May 14, 2011

Anodizing on Titanium

This is actually the metal that actually seldom to use because it very expensive metal to use in general application. Anodizing on titanium may apply as follow to the anodizing definition itself that Anodizing define as electrolytic passivation, the process that affect on the metal to increase the thickness of the natural oxide layer on the surface of metal parts.

The surface of titanium metal will covered by oxide of titanium, this similar as happen on aluminum anodizing. After anodized on the titanium metal then can be coloring by heating. The most common method is to form an oxide layer by electrolytic means, similar to the process of electroplating. The work to be colored is attached to the positive connection of power supply (anode), and usually another piece of titanium is connected to the negative side (cathode) of the supply. Both of this electrode than submerge in a middle conductive solution, such as phosporic acid, TSP (Tri Sodium Phosphate).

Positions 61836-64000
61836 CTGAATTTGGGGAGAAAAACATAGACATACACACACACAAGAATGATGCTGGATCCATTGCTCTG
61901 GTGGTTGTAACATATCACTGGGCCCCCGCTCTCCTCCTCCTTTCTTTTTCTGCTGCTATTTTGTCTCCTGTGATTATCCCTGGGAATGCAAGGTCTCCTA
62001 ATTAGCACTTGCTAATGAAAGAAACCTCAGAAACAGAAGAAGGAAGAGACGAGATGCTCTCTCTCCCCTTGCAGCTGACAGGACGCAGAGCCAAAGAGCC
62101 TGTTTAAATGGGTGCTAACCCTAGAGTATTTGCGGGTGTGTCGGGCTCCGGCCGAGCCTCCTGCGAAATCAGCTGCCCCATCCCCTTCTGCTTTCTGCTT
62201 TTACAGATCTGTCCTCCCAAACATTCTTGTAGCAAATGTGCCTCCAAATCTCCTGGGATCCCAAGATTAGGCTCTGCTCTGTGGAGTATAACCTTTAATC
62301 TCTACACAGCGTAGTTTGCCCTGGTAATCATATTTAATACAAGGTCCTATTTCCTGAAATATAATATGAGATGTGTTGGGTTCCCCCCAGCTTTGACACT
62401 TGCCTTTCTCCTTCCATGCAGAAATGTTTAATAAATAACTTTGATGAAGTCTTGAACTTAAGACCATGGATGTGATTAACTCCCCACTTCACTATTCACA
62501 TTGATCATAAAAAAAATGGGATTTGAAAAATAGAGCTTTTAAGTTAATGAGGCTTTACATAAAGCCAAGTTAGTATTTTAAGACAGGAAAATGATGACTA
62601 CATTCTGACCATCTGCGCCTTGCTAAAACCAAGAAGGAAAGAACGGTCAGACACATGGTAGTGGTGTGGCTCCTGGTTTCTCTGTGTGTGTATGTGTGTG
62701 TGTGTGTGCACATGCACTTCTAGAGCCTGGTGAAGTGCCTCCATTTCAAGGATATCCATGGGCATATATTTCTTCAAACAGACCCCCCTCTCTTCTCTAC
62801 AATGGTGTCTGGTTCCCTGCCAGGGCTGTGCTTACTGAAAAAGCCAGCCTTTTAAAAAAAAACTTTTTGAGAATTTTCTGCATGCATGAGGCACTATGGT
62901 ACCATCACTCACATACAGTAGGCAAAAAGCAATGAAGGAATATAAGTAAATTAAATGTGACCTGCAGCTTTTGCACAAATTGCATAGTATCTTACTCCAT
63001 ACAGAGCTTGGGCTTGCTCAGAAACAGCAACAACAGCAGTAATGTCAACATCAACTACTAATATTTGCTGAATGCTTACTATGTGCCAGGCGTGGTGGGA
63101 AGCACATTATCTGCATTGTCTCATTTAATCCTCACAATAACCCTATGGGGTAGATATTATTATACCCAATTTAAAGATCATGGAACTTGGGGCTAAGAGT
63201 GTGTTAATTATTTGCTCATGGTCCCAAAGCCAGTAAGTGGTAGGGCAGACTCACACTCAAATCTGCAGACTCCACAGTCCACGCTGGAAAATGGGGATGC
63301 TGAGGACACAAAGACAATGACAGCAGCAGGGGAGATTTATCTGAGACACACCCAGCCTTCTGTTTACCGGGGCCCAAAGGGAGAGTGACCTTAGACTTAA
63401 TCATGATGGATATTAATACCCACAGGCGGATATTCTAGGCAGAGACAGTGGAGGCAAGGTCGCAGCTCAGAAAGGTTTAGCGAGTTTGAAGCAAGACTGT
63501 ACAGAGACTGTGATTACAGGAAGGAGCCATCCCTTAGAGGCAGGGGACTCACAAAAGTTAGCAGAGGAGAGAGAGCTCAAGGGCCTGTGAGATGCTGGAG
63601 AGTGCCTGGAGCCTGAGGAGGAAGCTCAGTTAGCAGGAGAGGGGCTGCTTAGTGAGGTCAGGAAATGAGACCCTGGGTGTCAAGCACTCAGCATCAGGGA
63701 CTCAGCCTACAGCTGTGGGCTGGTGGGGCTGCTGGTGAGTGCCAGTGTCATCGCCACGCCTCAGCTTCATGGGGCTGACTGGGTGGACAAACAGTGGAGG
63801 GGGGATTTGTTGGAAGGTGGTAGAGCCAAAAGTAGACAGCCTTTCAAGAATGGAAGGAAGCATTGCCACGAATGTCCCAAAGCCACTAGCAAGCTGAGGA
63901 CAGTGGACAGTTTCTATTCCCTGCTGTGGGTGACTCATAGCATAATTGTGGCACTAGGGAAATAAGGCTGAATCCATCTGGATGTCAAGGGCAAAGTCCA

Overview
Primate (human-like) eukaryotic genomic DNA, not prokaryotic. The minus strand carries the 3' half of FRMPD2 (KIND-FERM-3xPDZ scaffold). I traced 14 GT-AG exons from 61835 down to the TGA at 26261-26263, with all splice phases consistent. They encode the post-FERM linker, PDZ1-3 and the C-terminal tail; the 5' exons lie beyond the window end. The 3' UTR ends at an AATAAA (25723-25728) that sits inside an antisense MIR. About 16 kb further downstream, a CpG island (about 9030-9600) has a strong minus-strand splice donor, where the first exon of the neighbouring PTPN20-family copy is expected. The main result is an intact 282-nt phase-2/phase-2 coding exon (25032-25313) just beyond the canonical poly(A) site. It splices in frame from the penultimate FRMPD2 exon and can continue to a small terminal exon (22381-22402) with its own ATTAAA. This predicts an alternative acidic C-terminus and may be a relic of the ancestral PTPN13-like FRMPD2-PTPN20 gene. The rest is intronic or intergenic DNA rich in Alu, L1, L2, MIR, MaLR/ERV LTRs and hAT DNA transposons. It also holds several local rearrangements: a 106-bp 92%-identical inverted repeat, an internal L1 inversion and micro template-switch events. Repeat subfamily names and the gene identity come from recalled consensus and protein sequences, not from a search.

When the power is applied to the contacts, a uniform layer of titanium oxide forms on the anode. As the voltage increases, the thickness of the layer also increases. Certain color will appear at specific voltage levels, the change from one color to another is not sharply defined, but rather shades gradually through a limited spectrum.

The basic setup for anodizing titanium as follows:

  • A container - large enough to hold the work to be anodized 
  • An electrolytic solution Acid phosphoric, TSP or TSP PF cleaning solution, etc)
  • A variable power supply - ideally this should be able adjusted from 0 - 150 Volt DC and can sustain 10 - 15 Ampere of current.
  • A cathode - usually a strip of scrap titanium
  • An anode -  this is the titanium piece to be anodized